Food is getting healthier and better, thanks to EU research

Research results showcased in Brussels today demonstrate how research is helping to make our food healthier and of better quality. New research shows that organically produced food has a higher nutritional value than conventional. Although the health benefits of fish and seafood due to omega-3 are well-known, another project has discovered that there are other important health-giving components in these foods. Researchers have also been looking at improving the welfare of farm animals, not only because consumers are demanding higher standards of welfare, but also because good conditions can significantly improve the quality of our food. All these projects have been funded by the EU’s Sixth Research Framework Programme and will be presented with other research results at a conference in Brussels today.

“Food quality and safety are major concerns for European citizens and it is great to see relevant new results coming out of EU-funded research” said European Science and Research Commissioner Janez Poto?nik. “Basing decisions about food on scientific evidence benefits consumers. Measures proposed by researchers from EU projects have been tested for validity and reliability and can be used on farms and in food production.”

3 examples of projects outlined at today’s conference are:

Organic milk is high in omega-3 acids, antioxidants and vitamins

Until recently there has been little scientific knowledge about the effect of agricultural production systems on food. Research now shows that organically-produced food has a higher nutritional value than food produced by conventional methods. One study compared organic and conventional milk and found that levels of beneficial fatty acids like omega-3 were 60% higher in organic milk and it had 20% more antioxidants and vitamins.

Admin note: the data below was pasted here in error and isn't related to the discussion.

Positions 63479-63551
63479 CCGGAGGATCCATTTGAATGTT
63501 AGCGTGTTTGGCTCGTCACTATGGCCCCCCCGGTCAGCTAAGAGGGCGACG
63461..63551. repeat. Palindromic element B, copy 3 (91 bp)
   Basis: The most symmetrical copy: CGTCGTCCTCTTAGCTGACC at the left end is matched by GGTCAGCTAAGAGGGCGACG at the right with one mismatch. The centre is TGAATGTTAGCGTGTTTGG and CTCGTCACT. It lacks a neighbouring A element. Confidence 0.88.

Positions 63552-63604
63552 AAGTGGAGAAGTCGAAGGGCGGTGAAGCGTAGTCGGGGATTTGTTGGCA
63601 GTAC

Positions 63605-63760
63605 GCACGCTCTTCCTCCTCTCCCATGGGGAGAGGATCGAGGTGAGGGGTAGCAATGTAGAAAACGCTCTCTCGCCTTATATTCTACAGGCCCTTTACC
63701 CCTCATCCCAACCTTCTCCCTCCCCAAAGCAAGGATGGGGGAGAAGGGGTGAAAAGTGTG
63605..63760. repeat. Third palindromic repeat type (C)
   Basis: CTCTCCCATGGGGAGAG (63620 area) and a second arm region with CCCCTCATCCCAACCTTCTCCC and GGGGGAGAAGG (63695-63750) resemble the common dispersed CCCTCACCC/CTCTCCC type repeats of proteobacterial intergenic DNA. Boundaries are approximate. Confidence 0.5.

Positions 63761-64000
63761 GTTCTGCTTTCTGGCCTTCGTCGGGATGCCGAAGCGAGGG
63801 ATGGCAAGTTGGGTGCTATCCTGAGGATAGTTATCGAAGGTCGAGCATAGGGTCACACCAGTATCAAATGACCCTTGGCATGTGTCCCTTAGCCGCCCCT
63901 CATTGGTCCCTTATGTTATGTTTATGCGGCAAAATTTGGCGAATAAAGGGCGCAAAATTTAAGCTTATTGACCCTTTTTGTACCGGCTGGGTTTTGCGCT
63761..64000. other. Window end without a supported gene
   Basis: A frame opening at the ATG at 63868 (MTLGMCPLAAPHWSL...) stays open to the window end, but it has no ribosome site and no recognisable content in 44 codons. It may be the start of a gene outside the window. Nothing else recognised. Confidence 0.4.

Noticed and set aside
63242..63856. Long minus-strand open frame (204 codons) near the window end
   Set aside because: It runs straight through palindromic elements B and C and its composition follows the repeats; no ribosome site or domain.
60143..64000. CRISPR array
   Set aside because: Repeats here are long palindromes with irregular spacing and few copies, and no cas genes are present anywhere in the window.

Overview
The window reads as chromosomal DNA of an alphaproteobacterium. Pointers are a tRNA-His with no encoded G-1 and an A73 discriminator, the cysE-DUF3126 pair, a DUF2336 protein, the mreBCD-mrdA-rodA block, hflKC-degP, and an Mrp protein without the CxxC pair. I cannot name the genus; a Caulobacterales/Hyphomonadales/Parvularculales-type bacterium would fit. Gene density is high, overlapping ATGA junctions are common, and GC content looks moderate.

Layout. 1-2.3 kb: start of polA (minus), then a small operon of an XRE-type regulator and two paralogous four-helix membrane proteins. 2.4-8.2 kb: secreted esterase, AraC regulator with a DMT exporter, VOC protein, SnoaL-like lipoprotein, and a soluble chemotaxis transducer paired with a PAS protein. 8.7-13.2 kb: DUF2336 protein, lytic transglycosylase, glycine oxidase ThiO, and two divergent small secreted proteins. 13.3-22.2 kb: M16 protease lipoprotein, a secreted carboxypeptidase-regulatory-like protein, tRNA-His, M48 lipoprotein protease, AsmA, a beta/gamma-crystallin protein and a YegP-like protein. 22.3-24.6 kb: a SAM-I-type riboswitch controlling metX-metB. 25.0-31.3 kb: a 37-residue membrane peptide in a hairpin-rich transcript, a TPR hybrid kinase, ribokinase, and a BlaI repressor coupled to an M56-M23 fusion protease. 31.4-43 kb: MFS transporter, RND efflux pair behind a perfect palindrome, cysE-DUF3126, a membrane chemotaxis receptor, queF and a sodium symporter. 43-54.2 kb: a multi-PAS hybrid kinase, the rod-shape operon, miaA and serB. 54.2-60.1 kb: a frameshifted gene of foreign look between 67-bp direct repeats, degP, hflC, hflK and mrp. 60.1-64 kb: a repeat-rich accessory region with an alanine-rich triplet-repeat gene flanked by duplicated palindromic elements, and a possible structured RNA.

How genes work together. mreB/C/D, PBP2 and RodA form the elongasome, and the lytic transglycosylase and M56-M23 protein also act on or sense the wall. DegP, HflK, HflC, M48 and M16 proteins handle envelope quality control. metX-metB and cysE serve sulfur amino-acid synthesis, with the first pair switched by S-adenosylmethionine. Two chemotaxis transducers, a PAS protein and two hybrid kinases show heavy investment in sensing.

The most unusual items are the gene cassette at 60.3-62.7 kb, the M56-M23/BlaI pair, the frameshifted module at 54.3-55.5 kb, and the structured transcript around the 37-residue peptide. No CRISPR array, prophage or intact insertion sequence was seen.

More fish=better health

The beneficial presence of omega 3 fatty acids in fish and seafood has been demonstrated by EU funded research. It has been found in this project that white fish can have an important anti-inflammatory effect in preventing colon and intestinal cancers which are quite common in European populations. It has also been clearly demonstrated that fish diets, especially cod, are essential in weight loss programmes and that fish diets increase the antioxidant potential of the blood reinforcing anticancer benefits. Further studies on the role of fish in cardiac disease, depression, and osteoporosis, are being continued.

Happy animals mean good food

European consumers are becoming more and more concerned not just about the quality of the end product, but also the welfare of the animals from which their food is produced. So the EU is supporting research looking at:

  • Good feeding practices, making sure the animals are fed and watered properly
  • Good housing, with an appropriate level of comfort and freedom of movement
  • Good health, meaning reducing disease, injuries and pain
  • Appropriate behaviour, in terms of other animals, humans and an absence of fear.

A code of good practice for livestock breeding, which is also concerned with delivering high standards of animal health and welfare was launched in March of this year.

For more information on these (and other) projects, see MEMO/06/479 and

Code of conduct for livestock breeding: IP/06/257